Issues of Concern

An overall increase in prices over the last few years has contributed to the city’s housing still being largely unaffordable for the majority of residents.

Many households have to forgo a combination of housing space, quality and other forms of expenditure to ensure they can meet their housing costs. The city has one of the largest private rented sectors in the country comprised of 34,000 homes (28%), with 2 in 7 of the city’s households now renting privately. However, high rental costs, poorer than average housing quality and pockets of overcrowding (the highest outside London) result in additional housing challenges for the city.

The city is an expensive place to live. The Council’s Assessment of Affordable Housing Need Report 2012[1] identified that almost 88,000 Brighton & Hove households (72%) can not afford market housing without spending a disproportionate level of their income on housing or some form of subsidy.

Prices continue to rise, with a one bed flat on the open market costing 7.5 times median household income[2] and three bed houses more than 14.5 times median income. The average monthly rent on a one bed flat in the city at the end of June 2015 was £874 with a three bed house costing £1,500 per month. When comparing these payments to mortgage affordability we find that the rent payment on a one bed flat is similar to the payment of a mortgage of around £149,500 requiring an income of £46,000 to finance and for a three bed home, the rent is equivalent to a mortgage of around £257,000 requiring a household income of £79,000 to finance[3]. Half of all Brighton & Hove households earn less than £28,240 per annum.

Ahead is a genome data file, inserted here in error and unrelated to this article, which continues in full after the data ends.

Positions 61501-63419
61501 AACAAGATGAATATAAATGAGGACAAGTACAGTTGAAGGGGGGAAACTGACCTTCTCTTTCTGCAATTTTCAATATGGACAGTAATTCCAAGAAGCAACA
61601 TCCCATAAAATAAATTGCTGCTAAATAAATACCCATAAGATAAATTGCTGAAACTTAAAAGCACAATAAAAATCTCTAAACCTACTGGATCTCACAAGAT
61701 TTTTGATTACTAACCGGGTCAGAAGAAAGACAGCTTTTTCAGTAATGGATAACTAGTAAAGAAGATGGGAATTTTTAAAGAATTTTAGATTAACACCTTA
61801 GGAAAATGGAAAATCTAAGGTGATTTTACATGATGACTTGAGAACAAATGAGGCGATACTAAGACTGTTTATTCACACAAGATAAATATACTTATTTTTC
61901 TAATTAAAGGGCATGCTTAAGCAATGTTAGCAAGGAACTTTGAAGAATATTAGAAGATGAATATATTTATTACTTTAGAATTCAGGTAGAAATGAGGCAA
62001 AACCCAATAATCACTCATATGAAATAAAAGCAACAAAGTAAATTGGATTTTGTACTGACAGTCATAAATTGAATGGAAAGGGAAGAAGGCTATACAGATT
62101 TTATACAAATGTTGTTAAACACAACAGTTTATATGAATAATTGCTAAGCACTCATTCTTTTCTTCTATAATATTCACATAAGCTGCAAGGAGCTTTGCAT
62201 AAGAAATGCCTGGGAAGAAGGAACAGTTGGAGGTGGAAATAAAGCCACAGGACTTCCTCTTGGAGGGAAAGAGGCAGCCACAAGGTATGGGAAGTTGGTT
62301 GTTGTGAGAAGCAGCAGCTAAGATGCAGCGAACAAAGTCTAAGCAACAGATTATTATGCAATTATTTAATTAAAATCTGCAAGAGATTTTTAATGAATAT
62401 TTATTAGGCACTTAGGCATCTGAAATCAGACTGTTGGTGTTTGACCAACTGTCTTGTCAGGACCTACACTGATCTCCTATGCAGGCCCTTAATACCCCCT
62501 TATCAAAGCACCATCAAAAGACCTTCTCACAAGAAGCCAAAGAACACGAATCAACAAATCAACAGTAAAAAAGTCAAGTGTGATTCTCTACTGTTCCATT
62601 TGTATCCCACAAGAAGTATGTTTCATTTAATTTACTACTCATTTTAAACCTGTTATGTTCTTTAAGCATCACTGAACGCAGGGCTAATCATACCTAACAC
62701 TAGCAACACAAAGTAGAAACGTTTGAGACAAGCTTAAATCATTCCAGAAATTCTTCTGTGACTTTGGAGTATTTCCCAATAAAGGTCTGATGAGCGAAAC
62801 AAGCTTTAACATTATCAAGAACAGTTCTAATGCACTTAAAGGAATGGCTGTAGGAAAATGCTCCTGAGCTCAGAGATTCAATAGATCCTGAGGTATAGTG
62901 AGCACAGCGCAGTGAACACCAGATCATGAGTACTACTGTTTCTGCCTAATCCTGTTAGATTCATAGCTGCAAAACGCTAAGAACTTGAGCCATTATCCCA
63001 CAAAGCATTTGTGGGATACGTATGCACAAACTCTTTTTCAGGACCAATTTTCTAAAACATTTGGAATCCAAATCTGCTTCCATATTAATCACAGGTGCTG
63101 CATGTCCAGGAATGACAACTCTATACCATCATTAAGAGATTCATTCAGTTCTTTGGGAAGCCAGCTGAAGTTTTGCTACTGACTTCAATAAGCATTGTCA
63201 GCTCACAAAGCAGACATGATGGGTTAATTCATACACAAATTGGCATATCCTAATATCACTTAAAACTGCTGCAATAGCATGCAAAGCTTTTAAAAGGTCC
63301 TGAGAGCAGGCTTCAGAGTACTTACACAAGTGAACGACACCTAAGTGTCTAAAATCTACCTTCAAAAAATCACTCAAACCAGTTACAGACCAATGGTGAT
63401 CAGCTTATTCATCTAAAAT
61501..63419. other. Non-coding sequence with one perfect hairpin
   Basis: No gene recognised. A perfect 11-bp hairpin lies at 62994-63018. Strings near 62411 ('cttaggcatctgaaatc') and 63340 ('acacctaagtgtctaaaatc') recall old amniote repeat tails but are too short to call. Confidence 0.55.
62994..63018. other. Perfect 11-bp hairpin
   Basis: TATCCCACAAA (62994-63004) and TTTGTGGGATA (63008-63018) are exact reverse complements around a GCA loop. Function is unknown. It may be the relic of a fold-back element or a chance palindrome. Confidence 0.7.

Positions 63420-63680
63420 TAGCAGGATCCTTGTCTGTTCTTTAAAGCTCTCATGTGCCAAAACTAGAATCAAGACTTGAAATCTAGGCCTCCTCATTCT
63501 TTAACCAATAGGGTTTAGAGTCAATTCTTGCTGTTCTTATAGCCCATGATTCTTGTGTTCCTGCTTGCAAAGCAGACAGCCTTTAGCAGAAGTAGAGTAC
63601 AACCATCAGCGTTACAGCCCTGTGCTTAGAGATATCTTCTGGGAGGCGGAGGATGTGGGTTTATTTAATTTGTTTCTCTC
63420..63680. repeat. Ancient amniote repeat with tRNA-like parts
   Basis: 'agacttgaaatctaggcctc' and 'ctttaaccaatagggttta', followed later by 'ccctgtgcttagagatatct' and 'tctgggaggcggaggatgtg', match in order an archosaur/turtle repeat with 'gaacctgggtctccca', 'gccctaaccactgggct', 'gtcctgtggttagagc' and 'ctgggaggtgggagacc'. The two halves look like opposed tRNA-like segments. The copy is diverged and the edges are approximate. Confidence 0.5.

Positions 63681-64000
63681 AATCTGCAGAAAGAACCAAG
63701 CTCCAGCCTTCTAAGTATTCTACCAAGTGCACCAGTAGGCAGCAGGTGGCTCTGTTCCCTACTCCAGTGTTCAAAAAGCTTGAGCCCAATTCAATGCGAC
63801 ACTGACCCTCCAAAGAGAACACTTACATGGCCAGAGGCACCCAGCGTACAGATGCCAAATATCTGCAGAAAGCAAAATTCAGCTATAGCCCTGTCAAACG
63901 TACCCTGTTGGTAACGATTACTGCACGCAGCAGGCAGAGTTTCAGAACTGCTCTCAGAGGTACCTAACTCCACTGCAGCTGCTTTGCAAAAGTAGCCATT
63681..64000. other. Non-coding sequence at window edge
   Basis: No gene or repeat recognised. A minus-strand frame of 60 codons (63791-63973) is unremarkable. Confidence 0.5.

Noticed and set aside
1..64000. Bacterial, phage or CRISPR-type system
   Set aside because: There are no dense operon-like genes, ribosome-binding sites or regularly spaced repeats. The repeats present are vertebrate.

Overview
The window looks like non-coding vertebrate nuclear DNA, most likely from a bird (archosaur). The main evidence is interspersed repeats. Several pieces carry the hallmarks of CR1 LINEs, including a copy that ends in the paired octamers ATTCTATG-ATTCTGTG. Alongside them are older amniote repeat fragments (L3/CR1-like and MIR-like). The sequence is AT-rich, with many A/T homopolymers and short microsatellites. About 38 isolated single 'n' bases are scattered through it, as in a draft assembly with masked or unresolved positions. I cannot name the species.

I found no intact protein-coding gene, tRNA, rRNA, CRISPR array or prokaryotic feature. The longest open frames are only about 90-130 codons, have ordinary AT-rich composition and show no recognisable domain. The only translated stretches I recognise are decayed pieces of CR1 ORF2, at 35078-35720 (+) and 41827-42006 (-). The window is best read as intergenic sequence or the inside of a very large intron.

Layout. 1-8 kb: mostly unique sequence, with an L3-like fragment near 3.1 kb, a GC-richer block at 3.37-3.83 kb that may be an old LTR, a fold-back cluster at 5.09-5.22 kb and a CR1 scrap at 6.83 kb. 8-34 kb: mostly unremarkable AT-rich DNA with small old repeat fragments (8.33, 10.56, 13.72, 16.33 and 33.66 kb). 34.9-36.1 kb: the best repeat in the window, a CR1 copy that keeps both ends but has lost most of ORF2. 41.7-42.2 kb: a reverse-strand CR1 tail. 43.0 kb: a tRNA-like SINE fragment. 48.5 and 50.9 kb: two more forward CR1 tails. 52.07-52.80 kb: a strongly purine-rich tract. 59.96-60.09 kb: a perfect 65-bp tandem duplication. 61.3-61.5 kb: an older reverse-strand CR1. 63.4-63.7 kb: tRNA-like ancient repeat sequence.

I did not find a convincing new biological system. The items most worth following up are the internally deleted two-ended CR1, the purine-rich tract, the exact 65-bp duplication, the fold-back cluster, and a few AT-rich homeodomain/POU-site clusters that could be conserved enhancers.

The Assessment of Affordable Housing Need Report 2012 estimates that 22,132 households are likely to be in housing need and unable to afford buying or renting in the residential housing market by 2017.[4] In addition, 59% of those in need (10,642 households) are only able to afford social rented housing rather than affordable rented.

After factoring in the expected supply of new affordable housing it leaves an unmet housing need of 17,403 affordable homes by 2017.[5] However, the City Plan[6] demonstrates that the city has the capacity to develop around 13,200 homes in the period 2010 to 2030 (660 per annum). This is less than the ‘objectively assessed’ housing requirements for the city which have been assessed at 30,120 new homes based on demographic, economic forecasts and affordable housing needs evidence.


[1] Assessment of Affordable Housing Need Report 2012:

[2] Median household income is £28,340 per annum. Brighton & Hove Assessment of Affordable Housing Need Report 2012:

[3] Housing Market Report, 2015 Q2:

[4] 7,890 is the backlog of households in need and 14,243 is the figure for newly arising households in need

[5] Calculation: 22,132 affordable need to 2012-17 less 4,729 met from current and new affordable housing stock 2012-17 leaves 17,403 unmet need

[6] City Plan: